Take all your insulin every day in a timely manner
Insulin is an essential key in managing diabetes and when omitted or not given properly, it may lead to severe low blood sugar, or high blood sugars which can quickly lead to Diabetic Ketoacidosis (DKA). DKA can be life-threatening.
Inject in the proper place
Inject into the fatty layer (subcutaneous tissue) just below the skin and not into the muscle. Insulin injected into the fatty layer will provide the best absorption.
Pens are the preferred injection device
Most people with diabetes use a pen device to inject. They offer an easy way to deliver an exact dose. They can either be reusable or disposable. To use a pen, you need to attach a new pen needle every time you inject.
Site rotation and inspection prevents lipohypertrophy
Structured site rotation is important to avoid lipohypertrophy (lumps under the skin at your injection site). They can affect the way that insulin is absorbed. To prevent these lumps, use a structured rotation plan and a new needle for every injection. Ask your doctor or diabetes 4educator to inspect your sites at every clinic visit.
4mm needles are less painful
Short needles can be inserted at a 90° angle in most teens with diabetes. However, if you are extremely lean you may need to “pinch” or perform a skin lift before you inject. It’s all about getting your insulin where it is absorbed best!
Technique is important for comfort and efficiency
Prime your pen needle before each injection with the pen needle pointing up. Dial your dose and inject. Hold the needle under the skin for 10 seconds before taking the needle out.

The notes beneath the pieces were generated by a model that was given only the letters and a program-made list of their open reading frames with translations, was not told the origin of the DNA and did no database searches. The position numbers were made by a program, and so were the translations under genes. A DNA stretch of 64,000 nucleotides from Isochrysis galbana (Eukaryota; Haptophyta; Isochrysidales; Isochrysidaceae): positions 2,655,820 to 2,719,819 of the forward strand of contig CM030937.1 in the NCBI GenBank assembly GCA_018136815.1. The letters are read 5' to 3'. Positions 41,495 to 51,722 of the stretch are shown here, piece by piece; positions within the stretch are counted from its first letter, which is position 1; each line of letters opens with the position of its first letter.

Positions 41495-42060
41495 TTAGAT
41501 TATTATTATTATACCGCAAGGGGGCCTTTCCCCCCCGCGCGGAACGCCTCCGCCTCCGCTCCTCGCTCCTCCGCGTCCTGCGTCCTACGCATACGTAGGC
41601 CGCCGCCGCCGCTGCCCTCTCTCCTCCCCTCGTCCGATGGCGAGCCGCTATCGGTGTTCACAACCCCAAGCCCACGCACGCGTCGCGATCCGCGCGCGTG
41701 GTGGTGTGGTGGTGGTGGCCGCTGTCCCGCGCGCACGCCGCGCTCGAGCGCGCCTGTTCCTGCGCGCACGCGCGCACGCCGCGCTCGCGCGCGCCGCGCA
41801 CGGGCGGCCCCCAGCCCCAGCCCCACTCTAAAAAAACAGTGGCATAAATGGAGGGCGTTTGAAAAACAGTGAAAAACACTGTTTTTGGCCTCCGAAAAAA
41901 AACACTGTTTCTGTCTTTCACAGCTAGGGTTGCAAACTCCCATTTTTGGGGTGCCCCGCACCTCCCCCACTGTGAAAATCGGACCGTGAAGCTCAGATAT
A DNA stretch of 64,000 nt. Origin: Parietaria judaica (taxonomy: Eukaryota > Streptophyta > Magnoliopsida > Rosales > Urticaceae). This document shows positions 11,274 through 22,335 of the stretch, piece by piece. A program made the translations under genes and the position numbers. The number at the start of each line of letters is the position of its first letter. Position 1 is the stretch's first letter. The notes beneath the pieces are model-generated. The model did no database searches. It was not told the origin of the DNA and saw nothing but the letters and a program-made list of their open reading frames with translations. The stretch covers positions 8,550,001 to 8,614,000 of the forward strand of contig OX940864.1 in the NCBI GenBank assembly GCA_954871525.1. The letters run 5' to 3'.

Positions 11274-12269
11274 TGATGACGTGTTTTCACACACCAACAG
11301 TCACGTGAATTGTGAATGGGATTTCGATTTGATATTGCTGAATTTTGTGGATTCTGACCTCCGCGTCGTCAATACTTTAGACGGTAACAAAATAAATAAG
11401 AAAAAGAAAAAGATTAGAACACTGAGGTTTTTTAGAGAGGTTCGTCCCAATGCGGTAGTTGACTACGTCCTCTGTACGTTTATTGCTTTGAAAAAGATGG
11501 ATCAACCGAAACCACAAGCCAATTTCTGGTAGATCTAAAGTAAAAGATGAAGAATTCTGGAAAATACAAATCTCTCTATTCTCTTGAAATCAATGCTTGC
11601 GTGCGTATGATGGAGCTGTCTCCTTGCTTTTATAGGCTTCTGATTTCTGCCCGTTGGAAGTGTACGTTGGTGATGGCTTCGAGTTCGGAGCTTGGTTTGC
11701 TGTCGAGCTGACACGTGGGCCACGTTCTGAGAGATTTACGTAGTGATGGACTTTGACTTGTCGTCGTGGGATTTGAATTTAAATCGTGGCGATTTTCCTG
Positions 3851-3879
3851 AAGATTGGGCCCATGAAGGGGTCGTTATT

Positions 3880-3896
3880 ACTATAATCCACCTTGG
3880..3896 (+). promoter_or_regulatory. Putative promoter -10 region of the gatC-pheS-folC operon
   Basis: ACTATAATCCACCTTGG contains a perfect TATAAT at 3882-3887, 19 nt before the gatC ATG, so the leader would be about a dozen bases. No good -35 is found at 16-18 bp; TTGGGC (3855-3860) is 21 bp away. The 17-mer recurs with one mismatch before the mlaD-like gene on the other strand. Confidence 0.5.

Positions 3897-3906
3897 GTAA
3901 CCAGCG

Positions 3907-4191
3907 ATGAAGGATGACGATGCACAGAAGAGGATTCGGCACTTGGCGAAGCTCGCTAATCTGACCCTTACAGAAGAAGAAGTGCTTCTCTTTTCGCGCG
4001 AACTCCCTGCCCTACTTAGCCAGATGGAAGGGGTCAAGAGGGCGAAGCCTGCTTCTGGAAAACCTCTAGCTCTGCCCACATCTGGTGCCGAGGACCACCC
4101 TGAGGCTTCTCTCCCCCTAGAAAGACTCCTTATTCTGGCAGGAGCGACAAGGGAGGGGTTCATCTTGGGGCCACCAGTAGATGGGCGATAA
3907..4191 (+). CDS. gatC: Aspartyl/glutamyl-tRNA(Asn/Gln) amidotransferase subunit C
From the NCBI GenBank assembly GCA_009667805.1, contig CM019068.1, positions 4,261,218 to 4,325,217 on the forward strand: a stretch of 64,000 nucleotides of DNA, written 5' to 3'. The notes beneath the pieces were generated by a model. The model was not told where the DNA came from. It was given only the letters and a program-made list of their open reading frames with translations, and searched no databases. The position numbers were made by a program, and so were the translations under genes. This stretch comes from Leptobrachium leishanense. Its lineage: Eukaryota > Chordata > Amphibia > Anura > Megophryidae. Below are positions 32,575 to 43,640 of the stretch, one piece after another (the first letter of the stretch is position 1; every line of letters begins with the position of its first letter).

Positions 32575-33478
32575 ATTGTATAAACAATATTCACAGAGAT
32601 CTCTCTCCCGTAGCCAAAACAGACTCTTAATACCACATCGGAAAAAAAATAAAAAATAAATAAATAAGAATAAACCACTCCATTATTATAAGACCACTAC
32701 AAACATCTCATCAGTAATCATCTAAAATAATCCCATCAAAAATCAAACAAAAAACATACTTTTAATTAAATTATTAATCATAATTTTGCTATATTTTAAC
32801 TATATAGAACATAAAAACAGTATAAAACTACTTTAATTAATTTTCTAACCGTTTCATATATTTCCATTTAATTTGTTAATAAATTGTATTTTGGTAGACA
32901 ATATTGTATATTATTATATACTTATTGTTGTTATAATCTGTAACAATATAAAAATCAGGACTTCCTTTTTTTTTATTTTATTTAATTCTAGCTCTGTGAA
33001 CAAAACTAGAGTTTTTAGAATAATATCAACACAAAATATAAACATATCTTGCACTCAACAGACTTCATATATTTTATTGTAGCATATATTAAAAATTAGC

Education on insulin storage is important
For a more comfortable injection, insulin in use should be kept at room temperature. Insulin is stable for 28 days after opening (42 days for detemir)*. Extra insulin supply should be stored in the refrigerator and used before the expiry date. *Or, as per manufacturer’s instructions.
Evaluate and re-evaluate
Blood sugars may be high even when you give your insulin properly. There are a number of reasons why this could happen: diet, activity, stress or sickness. Or, this is the time when you may have some “insulin resistance”. Monitor your blood sugars regularly and see your doctor or diabetes educator for regular insulin adjustments.
Never reuse your needles
Using a new needle every time reduces the risk of clogging of the needle and inaccurate dosing. Reusing needles can also cause pain, lipohypertrophy, needle bending and breakage. Always dispose of your pen needle in a proper sharps container.
Support from others is extremely important
Diabetes is a full time job. At times, you may feel all alone. This is normal. Draw support from friends, family and your health care team. If you are tired of giving injections, your health care team is there to work with you.